The Inside Story from Italian Wine Merchants

On Wine and Cooking

Posted on | September 22, 2010 | Written by Alexandra Hill | No Comments

The start of fall always gets me excited for warm, hearty dishes like osso buco, roast herbed chicken, and leg of lamb. Sometimes recipes for these dishes call for wine in order to marinate, deglaze or balance the dish.  This got me thinking about how to choose a wine to use in a recipe. Usually the recipe says nothing more than white or red, but there are so many other factors when choosing wine.

I’m not alone in this quandary; someone came into the shop yesterday looking for a Sicilian wine to use for cooking, because he was making a Sicilian dish.  It made me wonder if the question of region should matter. All these questions swirling like fall leaves led me to do a little research on the matter of cooking with wine.

The first thing to understand is why the recipe calls for wine. For example, in creamy dishes, wine balances the richness of the cream with a little acidity.  However, in other dishes it can be used to form a thick, rich, fruity glaze.  Therefore, knowing what role the wine is performing can help guide you to choosing the optimal wine for your dish.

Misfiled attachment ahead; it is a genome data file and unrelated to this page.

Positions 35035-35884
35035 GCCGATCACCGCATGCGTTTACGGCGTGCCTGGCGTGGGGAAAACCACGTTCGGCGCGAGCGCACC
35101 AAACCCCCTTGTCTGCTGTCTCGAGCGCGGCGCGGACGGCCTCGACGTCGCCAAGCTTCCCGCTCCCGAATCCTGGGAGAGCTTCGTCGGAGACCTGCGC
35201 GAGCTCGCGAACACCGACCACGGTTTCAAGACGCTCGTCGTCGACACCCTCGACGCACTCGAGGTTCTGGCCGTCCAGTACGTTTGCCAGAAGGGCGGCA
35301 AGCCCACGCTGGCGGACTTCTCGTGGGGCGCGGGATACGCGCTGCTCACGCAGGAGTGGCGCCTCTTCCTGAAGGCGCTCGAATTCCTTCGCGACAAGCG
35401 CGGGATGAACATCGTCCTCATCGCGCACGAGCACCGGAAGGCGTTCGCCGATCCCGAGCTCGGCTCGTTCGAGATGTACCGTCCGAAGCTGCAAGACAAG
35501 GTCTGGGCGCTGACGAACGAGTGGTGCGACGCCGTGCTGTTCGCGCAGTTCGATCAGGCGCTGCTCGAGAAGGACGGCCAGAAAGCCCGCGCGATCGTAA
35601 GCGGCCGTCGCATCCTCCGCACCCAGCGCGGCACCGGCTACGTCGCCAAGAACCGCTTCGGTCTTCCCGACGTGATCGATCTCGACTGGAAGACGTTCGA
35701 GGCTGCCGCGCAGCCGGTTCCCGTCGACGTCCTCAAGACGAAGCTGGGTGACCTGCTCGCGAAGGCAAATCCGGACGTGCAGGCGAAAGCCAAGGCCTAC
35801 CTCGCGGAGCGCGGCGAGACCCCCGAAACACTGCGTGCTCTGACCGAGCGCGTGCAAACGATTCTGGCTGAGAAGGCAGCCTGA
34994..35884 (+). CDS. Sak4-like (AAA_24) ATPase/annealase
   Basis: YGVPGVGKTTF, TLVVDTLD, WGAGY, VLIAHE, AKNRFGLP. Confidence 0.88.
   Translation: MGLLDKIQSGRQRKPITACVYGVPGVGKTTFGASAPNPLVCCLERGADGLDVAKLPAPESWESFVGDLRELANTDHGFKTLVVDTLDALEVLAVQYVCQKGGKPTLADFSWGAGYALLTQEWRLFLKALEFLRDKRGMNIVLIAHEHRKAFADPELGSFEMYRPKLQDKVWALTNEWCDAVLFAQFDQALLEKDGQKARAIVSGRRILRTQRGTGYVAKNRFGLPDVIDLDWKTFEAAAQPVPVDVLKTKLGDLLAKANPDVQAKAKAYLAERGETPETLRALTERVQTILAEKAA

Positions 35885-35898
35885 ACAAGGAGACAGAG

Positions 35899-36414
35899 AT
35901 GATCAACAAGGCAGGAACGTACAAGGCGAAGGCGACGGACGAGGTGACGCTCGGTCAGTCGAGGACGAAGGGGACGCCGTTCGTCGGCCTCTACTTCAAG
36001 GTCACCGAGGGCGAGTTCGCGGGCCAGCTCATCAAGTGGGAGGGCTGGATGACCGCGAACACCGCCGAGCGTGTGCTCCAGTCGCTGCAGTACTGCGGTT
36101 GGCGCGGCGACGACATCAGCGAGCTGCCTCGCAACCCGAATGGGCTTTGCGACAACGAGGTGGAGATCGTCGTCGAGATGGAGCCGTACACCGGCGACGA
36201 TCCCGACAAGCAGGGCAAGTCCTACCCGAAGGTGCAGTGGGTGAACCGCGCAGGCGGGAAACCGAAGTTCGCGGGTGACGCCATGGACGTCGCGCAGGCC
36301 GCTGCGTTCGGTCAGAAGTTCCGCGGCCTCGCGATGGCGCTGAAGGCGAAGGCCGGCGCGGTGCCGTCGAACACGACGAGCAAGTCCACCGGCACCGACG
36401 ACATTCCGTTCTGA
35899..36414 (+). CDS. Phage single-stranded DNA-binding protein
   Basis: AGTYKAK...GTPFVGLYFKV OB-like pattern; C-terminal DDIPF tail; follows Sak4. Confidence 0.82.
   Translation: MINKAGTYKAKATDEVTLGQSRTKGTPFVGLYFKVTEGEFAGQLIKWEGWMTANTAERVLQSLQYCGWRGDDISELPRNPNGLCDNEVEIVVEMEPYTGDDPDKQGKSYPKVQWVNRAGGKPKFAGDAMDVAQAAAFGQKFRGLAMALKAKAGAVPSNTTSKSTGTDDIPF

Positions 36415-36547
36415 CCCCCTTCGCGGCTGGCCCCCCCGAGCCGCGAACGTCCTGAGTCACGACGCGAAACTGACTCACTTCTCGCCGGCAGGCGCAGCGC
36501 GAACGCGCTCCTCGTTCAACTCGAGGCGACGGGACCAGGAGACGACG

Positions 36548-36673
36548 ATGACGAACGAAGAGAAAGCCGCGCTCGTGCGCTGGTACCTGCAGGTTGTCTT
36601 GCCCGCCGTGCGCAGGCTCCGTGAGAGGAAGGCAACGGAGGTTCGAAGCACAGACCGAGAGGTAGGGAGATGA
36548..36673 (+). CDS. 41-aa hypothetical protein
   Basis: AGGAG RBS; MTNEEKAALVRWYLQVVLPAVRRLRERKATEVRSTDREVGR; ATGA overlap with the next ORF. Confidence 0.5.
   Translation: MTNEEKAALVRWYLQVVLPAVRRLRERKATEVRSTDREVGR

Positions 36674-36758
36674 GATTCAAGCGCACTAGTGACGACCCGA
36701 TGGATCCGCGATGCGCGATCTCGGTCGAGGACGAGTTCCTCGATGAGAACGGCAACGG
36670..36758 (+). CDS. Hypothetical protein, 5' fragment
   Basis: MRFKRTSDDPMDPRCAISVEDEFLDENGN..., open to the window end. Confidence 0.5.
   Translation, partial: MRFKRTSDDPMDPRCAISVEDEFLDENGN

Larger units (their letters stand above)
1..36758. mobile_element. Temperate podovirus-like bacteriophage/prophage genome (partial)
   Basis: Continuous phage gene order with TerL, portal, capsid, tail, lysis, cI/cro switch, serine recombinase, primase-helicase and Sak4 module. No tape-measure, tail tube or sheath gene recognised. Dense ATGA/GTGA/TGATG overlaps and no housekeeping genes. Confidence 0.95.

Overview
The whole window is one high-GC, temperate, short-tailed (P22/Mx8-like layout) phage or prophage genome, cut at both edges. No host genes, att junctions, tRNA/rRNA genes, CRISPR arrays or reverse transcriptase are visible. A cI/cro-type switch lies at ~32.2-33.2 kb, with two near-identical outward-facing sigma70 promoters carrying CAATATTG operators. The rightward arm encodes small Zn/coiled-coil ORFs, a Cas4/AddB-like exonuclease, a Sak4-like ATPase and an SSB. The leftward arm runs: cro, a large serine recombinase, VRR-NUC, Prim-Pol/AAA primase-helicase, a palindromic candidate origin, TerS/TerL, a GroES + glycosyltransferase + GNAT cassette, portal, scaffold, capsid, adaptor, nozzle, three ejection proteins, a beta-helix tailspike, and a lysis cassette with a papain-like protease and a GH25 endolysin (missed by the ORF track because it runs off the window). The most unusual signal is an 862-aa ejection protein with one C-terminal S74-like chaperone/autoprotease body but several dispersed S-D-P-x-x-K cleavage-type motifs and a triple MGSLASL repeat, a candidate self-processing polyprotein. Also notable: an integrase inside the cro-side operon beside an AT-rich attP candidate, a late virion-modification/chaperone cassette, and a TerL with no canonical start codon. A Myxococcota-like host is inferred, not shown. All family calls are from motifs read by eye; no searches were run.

The most important thing to remember when cooking with wine is not to cook with a wine that you wouldn’t want to drink.  That’s not to say you need to cook with a 1982 Barolo, but you also don’t want to cook with a wine you were about to pour down the drain.  Second, cooking with wine is similar to wine pairing.  Generally you want to use white wine with fish, chicken, and pork dishes and red wine with steak, lamb, and duck.  The heavier the dish, the heavier the wine you can use.

Third, it is important to understand the qualities of the grape varietal you are using in order to make sure it complements the flavors in your dish.  For example, Sauvignon Blanc is known for its herbaceous notes.  Thus, if you cook with it, all of the alcohol will evaporate and only the flavors of the varietal will remain; this means that if your dish uses a lot of fresh herbs, you’ll be creating a lovely layered flavor.  In fact, the taste is what matters–regarding the gentlemen looking for a Sicilian wine for his Sicilian dish, the region itself is not what matters, but rather the flavor profile of the dish and the flavor profile of the grape varietal.  There are several grape varieties produced in Sicily but only some will work harmoniously with the dish.

Lastly, I recommend making sure to set aside a decent amount of time when cooking with wine.  As with many other marinades and glazes, wine takes time to thicken and meld all of the flavors into a cohesive dish.  While you cook, enjoy a glass of the wine and let the ingredients speak for themselves.


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